Apple Microarchitecture Research by Dougall Johnson

M1/A14 P-core (Firestorm): Overview | Base Instructions | SIMD and FP Instructions
M1/A14 E-core (Icestorm):  Overview | Base Instructions | SIMD and FP Instructions

This is an attempt at microarchitecture documentation for the CPU in the Apple M1, inspired by and building on the amazing work of Andreas Abel, Andrei Frumusanu, @Veedrac, Travis Downs, Henry Wong, Agner Fog and Maynard Handley. This documentation is my best effort, but it is based on black-box reverse engineering, and there are definitely mistakes. No warranty of any kind (and not just as a legal technicality). To make it easier to verify the information and/or identify such errors, entries in the instruction tables link to the experiments and results (~35k tables of counter values).

Icestorm is the high-efficiency microarchitecture used by the four E-cores in the M1. Low-power ARM cores are generally a bit less novel, so the notes here are a bit less thorough.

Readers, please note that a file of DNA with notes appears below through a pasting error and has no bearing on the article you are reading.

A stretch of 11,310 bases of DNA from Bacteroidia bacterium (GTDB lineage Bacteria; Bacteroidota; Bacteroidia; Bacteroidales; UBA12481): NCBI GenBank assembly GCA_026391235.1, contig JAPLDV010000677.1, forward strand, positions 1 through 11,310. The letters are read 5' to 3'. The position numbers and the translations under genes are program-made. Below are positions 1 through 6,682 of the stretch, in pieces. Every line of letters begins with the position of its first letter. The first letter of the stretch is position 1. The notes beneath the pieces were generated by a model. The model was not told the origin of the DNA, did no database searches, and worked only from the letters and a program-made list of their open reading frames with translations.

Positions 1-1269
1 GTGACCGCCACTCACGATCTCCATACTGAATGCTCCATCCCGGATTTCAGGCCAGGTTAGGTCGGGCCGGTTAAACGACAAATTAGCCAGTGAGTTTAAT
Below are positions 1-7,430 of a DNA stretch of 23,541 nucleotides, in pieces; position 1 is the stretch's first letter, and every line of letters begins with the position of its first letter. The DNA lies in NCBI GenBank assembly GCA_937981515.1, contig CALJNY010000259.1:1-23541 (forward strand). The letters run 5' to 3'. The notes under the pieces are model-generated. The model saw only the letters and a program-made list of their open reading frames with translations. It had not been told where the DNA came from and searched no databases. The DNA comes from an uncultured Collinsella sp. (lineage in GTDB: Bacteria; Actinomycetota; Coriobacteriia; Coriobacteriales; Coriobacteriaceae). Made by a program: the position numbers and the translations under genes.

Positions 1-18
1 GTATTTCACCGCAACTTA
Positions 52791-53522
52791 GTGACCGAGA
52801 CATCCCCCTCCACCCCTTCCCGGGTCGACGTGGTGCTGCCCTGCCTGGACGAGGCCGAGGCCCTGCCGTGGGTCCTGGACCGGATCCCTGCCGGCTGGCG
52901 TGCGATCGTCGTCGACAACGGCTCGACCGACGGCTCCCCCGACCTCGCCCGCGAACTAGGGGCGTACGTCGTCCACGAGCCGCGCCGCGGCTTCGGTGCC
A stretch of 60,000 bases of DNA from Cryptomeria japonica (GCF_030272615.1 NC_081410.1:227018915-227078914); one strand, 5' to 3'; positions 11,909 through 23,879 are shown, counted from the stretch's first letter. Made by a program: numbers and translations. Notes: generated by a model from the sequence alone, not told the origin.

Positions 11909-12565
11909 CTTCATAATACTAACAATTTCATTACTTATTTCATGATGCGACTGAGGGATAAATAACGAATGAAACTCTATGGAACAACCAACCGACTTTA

Icestorm Units (ports)

These are refered to as "units", to try to avoid confusion if Apple releases official documentation, as they probably refer to them as "ports" or "pipes", and order them differently. (If this just causes more confusion, I apologise.)

Integer units:

  1:  alu + br + mrs
  2:  alu + br + div + ptrauth
  3:  alu + mul + bfm + crc

Load and store units (up to 128-bit loads and stores, including address generation with shifts up to LSL #3):

  4: load/store + amx
  5: load

FP/SIMD units:

  6: fp/simd
  7: fp/simd + fdiv + to-int + div + recp + sqrt + sha + jcvtzs


Icestorm eliminates movz + movk (pair only, but any shift on both) and adr/adrp as well as the Firestorm things.

Instruction Fusion

Mostly the same as Firestorm. Icestorm also has movz + movk elimination, but still not adrp + add fusion (although it is one uop on account of adr/adrp elimination).

Complex Latencies

Several instructions have latencies that aren't adequately described in the instruction tables:

Other limits

These numbers mostly come from my M1 buffer size measuring tool. The M1 seems to use something other than an entirely conventional reorder buffer, which complicates measurements a bit. So these may or may not be accurate. (This paragraph previously said "it seems to use something along the lines of a validation buffer". I think the VB hypothesis has since been disproven.)